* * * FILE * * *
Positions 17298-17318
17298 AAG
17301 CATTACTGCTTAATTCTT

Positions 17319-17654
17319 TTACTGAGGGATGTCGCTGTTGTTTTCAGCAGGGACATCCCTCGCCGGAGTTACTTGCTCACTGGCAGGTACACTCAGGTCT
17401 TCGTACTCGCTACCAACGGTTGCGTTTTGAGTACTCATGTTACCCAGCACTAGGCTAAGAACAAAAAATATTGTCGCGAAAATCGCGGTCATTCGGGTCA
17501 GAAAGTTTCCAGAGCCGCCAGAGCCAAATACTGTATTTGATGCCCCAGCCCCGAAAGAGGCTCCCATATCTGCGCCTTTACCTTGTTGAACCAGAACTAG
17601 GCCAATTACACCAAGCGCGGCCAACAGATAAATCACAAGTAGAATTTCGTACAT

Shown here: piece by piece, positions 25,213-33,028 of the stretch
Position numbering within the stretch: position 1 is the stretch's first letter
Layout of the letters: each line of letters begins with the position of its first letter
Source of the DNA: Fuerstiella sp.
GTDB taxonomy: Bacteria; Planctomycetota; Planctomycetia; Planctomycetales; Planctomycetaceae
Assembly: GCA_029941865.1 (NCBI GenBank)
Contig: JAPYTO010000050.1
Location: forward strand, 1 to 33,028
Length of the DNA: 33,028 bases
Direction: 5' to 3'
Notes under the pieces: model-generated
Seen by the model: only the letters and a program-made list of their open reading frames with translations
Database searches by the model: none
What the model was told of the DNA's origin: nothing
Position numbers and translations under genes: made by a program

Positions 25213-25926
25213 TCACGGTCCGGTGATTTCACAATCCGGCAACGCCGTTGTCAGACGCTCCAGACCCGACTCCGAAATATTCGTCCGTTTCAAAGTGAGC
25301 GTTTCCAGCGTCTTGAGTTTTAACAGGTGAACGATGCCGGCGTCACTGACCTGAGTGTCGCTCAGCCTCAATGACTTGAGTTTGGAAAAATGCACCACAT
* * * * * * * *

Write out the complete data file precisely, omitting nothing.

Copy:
Positions 17298-17318
17298 AAG
17301 CATTACTGCTTAATTCTT

Positions 17319-17654
17319 TTACTGAGGGATGTCGCTGTTGTTTTCAGCAGGGACATCCCTCGCCGGAGTTACTTGCTCACTGGCAGGTACACTCAGGTCT
17401 TCGTACTCGCTACCAACGGTTGCGTTTTGAGTACTCATGTTACCCAGCACTAGGCTAAGAACAAAAAATATTGTCGCGAAAATCGCGGTCATTCGGGTCA
17501 GAAAGTTTCCAGAGCCGCCAGAGCCAAATACTGTATTTGATGCCCCAGCCCCGAAAGAGGCTCCCATATCTGCGCCTTTACCTTGTTGAACCAGAACTAG
17601 GCCAATTACACCAAGCGCGGCCAACAGATAAATCACAAGTAGAATTTCGTACAT

Shown here: piece by piece, positions 25,213-33,028 of the stretch
Position numbering within the stretch: position 1 is the stretch's first letter
Layout of the letters: each line of letters begins with the position of its first letter
Source of the DNA: Fuerstiella sp.
GTDB taxonomy: Bacteria; Planctomycetota; Planctomycetia; Planctomycetales; Planctomycetaceae
Assembly: GCA_029941865.1 (NCBI GenBank)
Contig: JAPYTO010000050.1
Location: forward strand, 1 to 33,028
Length of the DNA: 33,028 bases
Direction: 5' to 3'
Notes under the pieces: model-generated
Seen by the model: only the letters and a program-made list of their open reading frames with translations
Database searches by the model: none
What the model was told of the DNA's origin: nothing
Position numbers and translations under genes: made by a program

Positions 25213-25926
25213 TCACGGTCCGGTGATTTCACAATCCGGCAACGCCGTTGTCAGACGCTCCAGACCCGACTCCGAAATATTCGTCCGTTTCAAAGTGAGC
25301 GTTTCCAGCGTCTTGAGTTTTAACAGGTGAACGATGCCGGCGTCACTGACCTGAGTGTCGCTCAGCCTCAATGACTTGAGTTTGGAAAAATGCACCACAT